May 1, 2017
On November 16, 2016, Ontario Federation of Labour (OFL) President Chris Buckley wrote a letter to Premier Kathleen Wynne pointing out that the Workplace Safety and Insurance Act (WSIA) violates the Canadian Charter of Rights and Freedoms. Buckley pointed to a recent complaint to the Ontario Ombudsman by the injured worker community, which among other areas of concern, highlighted the injustice in the application of the Act and subsequent Workplace Safety and Insurance Board (WSIB) policies.
This complaint called for an investigation into the WSIB’s treatment of workers who suffer mental injuries because of chronic mental stress.
The OFL rightfully noted that there have been three Workplace Safety and Insurance Appeals Tribunal decisions stating that the provision in the WSIA and WSIB policy limiting entitlement to workers with mental stress disabilities are in breach of the equality provision of the Canadian Charter of Rights and Freedoms.
The OFL urged the Premier to intervene and to ensure that the discriminatory provisions under the WSIA were removed. This is an issue that both the injured worker community and organized labour have been advocating be corrected, for quite some time.
The OFL was pleased to see that Schedule 33 of Bill 127: Stronger, Healthier Ontario Act, (Budget Measures), 2017 addressed this issue. Namely, Schedule 33 amends WSIA “a worker is entitled to benefits under the insurance plan for chronic or traumatic mental stress arising out of and in the course of the worker’s employment.”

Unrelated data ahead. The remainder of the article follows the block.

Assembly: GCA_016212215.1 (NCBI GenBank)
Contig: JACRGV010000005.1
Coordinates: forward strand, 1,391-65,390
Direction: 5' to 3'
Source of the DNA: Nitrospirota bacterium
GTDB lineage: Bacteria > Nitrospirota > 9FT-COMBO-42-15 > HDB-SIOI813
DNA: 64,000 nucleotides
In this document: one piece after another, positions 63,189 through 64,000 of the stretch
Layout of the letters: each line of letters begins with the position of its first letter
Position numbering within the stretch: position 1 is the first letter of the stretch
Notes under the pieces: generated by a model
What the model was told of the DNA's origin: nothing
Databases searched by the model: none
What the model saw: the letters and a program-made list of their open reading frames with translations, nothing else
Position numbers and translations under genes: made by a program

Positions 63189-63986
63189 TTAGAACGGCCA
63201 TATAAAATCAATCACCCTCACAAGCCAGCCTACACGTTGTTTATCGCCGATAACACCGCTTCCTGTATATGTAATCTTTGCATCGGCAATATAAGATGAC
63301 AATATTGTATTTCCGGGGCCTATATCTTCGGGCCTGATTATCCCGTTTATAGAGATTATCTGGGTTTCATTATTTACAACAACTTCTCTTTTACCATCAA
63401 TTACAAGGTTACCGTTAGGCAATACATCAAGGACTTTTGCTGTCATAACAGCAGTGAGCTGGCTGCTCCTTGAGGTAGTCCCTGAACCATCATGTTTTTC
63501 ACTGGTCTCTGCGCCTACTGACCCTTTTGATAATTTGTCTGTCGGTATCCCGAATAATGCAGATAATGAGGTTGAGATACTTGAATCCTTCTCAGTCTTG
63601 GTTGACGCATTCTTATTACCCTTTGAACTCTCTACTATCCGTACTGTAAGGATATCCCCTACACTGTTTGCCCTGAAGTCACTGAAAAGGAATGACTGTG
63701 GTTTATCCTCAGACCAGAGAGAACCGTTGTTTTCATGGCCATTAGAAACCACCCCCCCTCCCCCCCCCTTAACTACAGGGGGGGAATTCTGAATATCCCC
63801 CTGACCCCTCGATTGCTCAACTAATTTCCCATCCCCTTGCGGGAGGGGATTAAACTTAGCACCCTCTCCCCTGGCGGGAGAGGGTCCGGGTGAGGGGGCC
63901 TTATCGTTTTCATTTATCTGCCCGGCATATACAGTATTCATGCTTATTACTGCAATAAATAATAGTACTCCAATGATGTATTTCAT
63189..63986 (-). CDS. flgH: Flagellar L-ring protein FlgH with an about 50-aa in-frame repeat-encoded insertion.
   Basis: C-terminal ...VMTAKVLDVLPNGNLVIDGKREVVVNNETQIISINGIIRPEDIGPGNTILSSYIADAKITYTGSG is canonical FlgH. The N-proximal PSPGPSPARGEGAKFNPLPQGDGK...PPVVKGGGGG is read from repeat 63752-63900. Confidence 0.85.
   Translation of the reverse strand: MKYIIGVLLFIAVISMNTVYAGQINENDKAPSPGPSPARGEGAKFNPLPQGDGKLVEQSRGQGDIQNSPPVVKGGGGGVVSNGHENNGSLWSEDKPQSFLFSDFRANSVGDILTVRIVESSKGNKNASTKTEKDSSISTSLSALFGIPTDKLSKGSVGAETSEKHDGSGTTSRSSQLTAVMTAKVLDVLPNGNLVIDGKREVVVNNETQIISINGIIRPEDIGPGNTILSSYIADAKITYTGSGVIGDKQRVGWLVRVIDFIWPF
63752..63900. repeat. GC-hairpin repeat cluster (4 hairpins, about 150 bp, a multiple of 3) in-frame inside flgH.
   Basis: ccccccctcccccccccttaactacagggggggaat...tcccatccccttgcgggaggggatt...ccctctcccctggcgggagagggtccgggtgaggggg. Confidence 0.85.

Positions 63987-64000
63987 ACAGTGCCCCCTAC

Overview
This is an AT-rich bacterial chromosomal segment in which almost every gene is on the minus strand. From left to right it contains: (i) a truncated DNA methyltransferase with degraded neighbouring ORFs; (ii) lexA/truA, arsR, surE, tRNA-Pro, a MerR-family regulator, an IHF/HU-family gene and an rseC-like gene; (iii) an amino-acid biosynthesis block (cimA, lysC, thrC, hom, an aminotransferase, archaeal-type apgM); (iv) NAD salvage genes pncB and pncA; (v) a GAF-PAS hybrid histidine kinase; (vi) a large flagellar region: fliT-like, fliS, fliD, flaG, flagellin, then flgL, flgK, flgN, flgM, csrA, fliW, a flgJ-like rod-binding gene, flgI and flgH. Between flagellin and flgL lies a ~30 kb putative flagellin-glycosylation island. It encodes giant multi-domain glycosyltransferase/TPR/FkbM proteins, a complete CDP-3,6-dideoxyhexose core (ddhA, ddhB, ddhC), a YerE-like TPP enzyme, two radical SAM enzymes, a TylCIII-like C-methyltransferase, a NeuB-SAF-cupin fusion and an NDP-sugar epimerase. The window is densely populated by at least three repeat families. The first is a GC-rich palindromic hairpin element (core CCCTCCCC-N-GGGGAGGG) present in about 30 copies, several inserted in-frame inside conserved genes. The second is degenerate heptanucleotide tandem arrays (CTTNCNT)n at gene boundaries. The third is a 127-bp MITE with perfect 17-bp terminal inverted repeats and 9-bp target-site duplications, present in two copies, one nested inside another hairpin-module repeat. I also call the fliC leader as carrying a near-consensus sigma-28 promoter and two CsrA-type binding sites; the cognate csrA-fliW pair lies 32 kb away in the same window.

It is, however, important to note that not all workers, who suffer from chronic or traumatic mental stress, will qualify for benefits. Specifically, “a worker is not entitled to benefits for mental stress caused by decisions or actions of the worker’s employer relating to the worker’s employment, including a decision to change the work to be performed or the working conditions, to discipline the worker or to terminate the employment.” The OFL calls on the government to remove this exemption and ensure that all Ontario workers suffering from mental stress, as a result of their workplace, are entitled to benefits. The benefit entitlement must also be retroactive. It is imperative that workers in Ontario with chronic or traumatic mental stress do not fall further behind.
To read the proposed changes as outlined in Schedule 33 of Bill 127, Stronger, Healthier Ontario Act (Budget Measures), 2017, please click here.
- Health & Safety